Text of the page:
In Soviet-era Russia, candy wasn’t made for pleasure, as it was a functional food.
Hematogen, or sometimes gematogen, was one such candy bar, a supplement notorious for containing at least 5 percent “black food albumin”, a technical term for cow’s blood.
In the Soviet Union, even sweet treats had a practical purpose and, in the case of Hematogen, its controversial ingredient helped consumers treat anemia, malnutrition, and fatigue.
It was consumed by both children and adults, who loved both its sweet vanilla flavor and the effect it had on their health.
Once only sold to the public in pharmacies, Hematogen can now be found in a variety of stores and shops in ex-Soviet countries like Russia and Ukraine, and even somewhere in the US and Canada, but you can even order them on Amazon and similar.
It seems that the first version of Hematogen was developed in 1890 in Switzerland.
Back then, it was a mixture of cow blood and egg yolk known as “Gomel’s Hematogen”, but in the 1920s, the Soviet Union adapted the recipe to its own needs, using at rations for its soldiers.
Over time, because of its sweetness and chocolate taste, it became a treat very appreciated by kids and adults.
Generations of Russian children grew up chomping down on the condensed milk–sweetened bar with a gleeful toddler gracing the wrapper. From the 1920s onward, kids picked up the sanguine sweet from drugstores. Whether or not young fans knew what was inside the iron-rich snack remains uncertain.
Bars were often produced by slaughterhouses, as a way to monetize the bovine’s blood, which would have otherwise been wasted, and the production process took about 24 hours.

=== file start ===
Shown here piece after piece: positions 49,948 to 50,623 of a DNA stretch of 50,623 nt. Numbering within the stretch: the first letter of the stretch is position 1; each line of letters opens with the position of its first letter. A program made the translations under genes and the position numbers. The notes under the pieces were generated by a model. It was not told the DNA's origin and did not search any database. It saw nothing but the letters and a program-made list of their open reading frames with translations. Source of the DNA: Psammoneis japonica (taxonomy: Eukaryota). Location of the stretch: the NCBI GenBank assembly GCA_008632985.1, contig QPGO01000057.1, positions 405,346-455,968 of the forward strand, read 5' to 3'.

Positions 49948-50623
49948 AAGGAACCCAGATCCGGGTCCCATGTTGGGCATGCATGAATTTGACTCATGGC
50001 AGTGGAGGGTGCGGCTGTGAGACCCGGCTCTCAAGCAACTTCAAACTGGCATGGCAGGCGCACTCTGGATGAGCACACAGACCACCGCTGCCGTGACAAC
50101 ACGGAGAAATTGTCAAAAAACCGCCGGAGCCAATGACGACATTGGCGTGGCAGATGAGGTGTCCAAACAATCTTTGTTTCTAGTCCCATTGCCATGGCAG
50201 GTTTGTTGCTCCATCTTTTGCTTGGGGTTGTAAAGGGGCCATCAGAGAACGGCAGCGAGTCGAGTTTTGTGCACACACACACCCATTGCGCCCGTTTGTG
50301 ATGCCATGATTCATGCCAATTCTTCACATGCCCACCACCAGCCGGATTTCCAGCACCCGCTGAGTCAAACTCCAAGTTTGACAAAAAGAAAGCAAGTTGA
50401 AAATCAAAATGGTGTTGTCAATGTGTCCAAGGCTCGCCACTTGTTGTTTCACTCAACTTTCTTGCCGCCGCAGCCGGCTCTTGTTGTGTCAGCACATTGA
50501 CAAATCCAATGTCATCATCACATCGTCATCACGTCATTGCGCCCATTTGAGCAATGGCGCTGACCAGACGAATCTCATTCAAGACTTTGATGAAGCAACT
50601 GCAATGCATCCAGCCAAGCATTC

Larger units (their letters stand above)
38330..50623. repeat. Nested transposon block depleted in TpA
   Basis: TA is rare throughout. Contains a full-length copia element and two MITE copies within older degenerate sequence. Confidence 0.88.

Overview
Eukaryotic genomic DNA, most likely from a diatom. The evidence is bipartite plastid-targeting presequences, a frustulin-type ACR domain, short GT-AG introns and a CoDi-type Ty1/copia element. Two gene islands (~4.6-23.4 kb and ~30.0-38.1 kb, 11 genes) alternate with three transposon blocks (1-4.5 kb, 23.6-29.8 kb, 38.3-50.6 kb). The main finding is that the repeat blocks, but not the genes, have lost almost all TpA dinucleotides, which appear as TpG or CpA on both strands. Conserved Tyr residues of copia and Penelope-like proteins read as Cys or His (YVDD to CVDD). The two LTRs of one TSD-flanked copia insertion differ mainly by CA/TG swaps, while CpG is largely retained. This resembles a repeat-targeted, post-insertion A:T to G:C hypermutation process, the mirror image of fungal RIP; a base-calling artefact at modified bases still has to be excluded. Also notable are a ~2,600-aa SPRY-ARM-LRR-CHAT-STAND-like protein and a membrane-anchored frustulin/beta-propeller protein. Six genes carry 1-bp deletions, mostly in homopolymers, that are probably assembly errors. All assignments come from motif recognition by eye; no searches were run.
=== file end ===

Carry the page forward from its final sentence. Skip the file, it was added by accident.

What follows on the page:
First, the condensed milk, sugar, glucose syrup, and vanillin were mixed together, then the mixture would be left to cool, as adding the cow blood when the mixture was still hot caused it to coagulate.
The next day, the result was molded into bars.
Contrary to popular belief, most people in Soviet Russia knew very well that Hematogen bars contained cow’s blood, but didn’t have any problem with it.
The iron-rich treat was delicious, and it helped treat the anemia of small children and pregnant women, as well as speed up the recovery of injured soldiers.
Because of the high iron content, Hematogen bars left an oddly metallic aftertaste in your mouth, but that was a small price to pay for the sugar rush it offered.
Nowadays, because of the high sugar content, it is no longer seen as a healthy source of iron, with doctors recommending red meat instead.
Either way, despite Hematogen may have reached the peak of its popularity in the Soviet era, you can still get your hands on it today. It’s not the same as the original, as manufacturers today use powdered blood instead of the real one, with no ruddy or otherwise bloody qualities….
Images from web – Google Research